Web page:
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Health / Safety

New associate director brings depth to Master of Public Health program

September 12, 2011
by Paul Miller

Tracy Nelson's recent appointment as associate director of the Master of Public Health program in the Colorado School of Public Health may be new, but she brings considerable depth and experience to the program.

Tracy Nelson is the new associate director of the Master of Public Health program in the Colorado School of Public Health. Expertise without borders

Tracy Nelson has been involved with the School of Public Health since its inception in 2006 and will continue applying her expertise in epidemiology, public health issues, and teaching and mentoring students to the MPH program. The school includes CSU, Anschutz Medical Campus (AMC) at CU-Denver, and the University of Northern Colorado.

The school provides training, research, and community service to actively address public health issues including chronic disease, access to health care, environmental threats, emerging infectious diseases, and costly injuries. 

“Dr. Nelson was actively engaged in the planning and development of the MPH program at CSU,” says psychology Professor Lorann Stallones, director of CSU’s Graduate Degree Program in Public Health. “She has served on the Executive Committee representing the focus area in health and exercise science since we established the program. Her experience in that role makes her an ideal person to provide assistance and guidance as this successful program grows. I look forward to her insights to guide us into the future.”

Research ties in the region

“Her close research-related ties with faculty at AMC will benefit her new role as associate director,” says Gay Israel, professor, department head, and executive director of the Human Performance/Clinical Research Lab.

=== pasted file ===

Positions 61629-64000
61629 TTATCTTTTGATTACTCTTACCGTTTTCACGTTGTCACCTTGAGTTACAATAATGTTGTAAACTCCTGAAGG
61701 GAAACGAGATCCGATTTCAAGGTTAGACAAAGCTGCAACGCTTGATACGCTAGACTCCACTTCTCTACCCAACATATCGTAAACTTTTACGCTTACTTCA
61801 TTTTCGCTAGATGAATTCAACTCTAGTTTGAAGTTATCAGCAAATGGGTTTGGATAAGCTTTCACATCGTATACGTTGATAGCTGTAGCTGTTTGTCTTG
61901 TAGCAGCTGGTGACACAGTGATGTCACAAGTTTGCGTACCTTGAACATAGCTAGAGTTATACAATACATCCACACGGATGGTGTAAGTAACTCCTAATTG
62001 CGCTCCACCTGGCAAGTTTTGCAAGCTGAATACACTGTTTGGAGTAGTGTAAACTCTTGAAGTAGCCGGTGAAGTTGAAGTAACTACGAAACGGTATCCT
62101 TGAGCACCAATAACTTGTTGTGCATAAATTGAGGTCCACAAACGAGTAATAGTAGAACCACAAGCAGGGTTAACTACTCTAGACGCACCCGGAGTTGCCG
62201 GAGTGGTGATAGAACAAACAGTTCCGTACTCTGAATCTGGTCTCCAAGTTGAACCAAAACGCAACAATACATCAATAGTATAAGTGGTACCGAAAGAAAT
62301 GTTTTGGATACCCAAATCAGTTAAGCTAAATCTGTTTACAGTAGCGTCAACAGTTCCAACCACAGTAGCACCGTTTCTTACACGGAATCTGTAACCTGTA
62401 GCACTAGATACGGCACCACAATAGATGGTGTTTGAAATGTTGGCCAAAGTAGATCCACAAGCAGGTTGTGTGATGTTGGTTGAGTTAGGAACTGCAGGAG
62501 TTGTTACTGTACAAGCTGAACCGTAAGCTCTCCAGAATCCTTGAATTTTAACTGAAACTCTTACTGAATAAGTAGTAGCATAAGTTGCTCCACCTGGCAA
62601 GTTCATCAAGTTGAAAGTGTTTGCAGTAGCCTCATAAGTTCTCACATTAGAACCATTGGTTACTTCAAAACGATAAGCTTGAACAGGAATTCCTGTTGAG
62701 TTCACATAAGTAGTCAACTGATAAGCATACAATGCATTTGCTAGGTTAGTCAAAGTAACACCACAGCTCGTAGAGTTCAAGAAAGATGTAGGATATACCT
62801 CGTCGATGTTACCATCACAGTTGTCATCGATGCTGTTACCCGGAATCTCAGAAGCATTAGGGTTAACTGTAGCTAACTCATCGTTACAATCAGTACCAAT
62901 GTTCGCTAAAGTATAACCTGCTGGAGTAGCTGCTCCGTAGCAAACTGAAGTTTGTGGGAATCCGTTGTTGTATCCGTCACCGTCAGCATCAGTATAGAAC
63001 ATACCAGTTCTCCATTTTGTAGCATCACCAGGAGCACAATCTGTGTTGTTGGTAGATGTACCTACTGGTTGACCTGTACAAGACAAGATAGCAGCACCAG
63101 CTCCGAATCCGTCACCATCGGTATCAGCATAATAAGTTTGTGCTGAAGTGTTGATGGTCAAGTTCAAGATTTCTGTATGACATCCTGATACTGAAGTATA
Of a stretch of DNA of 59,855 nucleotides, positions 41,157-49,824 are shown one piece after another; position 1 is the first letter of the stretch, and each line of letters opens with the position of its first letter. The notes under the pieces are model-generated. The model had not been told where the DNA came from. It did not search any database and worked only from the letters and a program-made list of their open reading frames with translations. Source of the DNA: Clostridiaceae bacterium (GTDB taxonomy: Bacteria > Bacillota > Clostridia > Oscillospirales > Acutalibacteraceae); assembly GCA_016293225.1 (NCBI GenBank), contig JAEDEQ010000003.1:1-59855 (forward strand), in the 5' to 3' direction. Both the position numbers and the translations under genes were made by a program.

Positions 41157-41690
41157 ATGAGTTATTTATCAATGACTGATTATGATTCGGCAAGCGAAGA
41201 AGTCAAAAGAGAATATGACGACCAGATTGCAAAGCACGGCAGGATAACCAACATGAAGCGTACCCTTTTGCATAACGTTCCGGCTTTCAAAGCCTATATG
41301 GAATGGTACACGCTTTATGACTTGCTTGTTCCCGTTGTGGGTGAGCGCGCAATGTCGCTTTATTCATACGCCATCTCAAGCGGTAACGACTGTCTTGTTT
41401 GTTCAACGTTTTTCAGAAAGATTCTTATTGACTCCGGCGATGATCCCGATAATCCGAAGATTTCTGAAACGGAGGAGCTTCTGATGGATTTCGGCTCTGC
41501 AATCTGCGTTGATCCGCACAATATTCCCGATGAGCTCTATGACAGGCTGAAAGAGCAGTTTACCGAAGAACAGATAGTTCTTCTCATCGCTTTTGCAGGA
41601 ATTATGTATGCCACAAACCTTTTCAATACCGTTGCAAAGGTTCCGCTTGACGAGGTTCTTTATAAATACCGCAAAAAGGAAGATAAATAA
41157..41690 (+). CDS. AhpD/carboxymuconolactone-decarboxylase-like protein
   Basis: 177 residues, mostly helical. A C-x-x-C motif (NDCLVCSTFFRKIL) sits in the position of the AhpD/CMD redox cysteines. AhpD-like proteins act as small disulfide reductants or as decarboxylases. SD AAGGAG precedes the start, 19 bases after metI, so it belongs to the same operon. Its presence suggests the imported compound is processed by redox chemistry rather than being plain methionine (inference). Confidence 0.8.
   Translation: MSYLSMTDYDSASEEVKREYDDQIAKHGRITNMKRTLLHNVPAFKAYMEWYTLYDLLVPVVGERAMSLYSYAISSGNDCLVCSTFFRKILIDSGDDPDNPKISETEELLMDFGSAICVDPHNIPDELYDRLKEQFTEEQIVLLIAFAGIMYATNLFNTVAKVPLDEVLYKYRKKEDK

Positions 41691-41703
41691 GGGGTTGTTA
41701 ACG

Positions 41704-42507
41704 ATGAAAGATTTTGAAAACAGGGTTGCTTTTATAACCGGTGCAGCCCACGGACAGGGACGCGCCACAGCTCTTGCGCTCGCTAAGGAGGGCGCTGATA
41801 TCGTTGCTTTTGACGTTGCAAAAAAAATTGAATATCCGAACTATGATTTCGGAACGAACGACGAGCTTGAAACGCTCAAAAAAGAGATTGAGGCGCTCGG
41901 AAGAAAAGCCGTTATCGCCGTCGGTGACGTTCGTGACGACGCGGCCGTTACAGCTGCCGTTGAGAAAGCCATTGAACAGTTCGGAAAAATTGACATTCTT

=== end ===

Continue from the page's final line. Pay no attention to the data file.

“One important project will be to work on increasing public health research dollars that we’re bringing into CSU and how we can do that jointly with the three institutions,” Nelson says. “I’m looking forward to working with UNC and AMC in that regard and to advance public health research in general.”

Health and Exercise Science Professor Tracy Nelson discusses attributes of fish oil and flax oil for a healthy heart.Nelson’s other duties will include academic issues related to curriculum, such as joint degree programs, and organizational issues related to CSU’s capacity to increase the number of MPH students.

Nelson, a CSU alumna who joined the Department of Health and Exercise Science in 1999, teaches an undergraduate Population Health and Disease Prevention course, which introduces students to epidemiology and public health. She also teaches a graduate Chronic Disease Epidemiology course. The department is in the College of Applied Human Sciences.

Professional standing

During her Ph.D. and post-doctoral training in epidemiology, she began a career studying cardiovascular disease, obesity, and diabetes. She has been funded through the National Institutes of Health and is currently funded by the American Heart Association to use data from the San Luis Valley Diabetes Study (housed at AMC) to consider various hypotheses related to genetics, cardiovascular disease, obesity, and diabetes.

“As an epidemiologist, I study large populations to try and discover risk factors for disease,” Nelson says. “We look at factors such as age, race, and geographic distribution in hopes of learning more about how the environment and genes interact to cause chronic disease. Epidemiology is a complex and fascinating field.”

After graduating from CSU with a bachelor’s in sports medicine, she earned an MPH at the University of Northern Colorado and a Ph.D. in Biobehavioral Health at Penn State. She spent a year of post-doctoral training in cardiovascular epidemiology at the University of North Carolina before joining the faculty at CSU.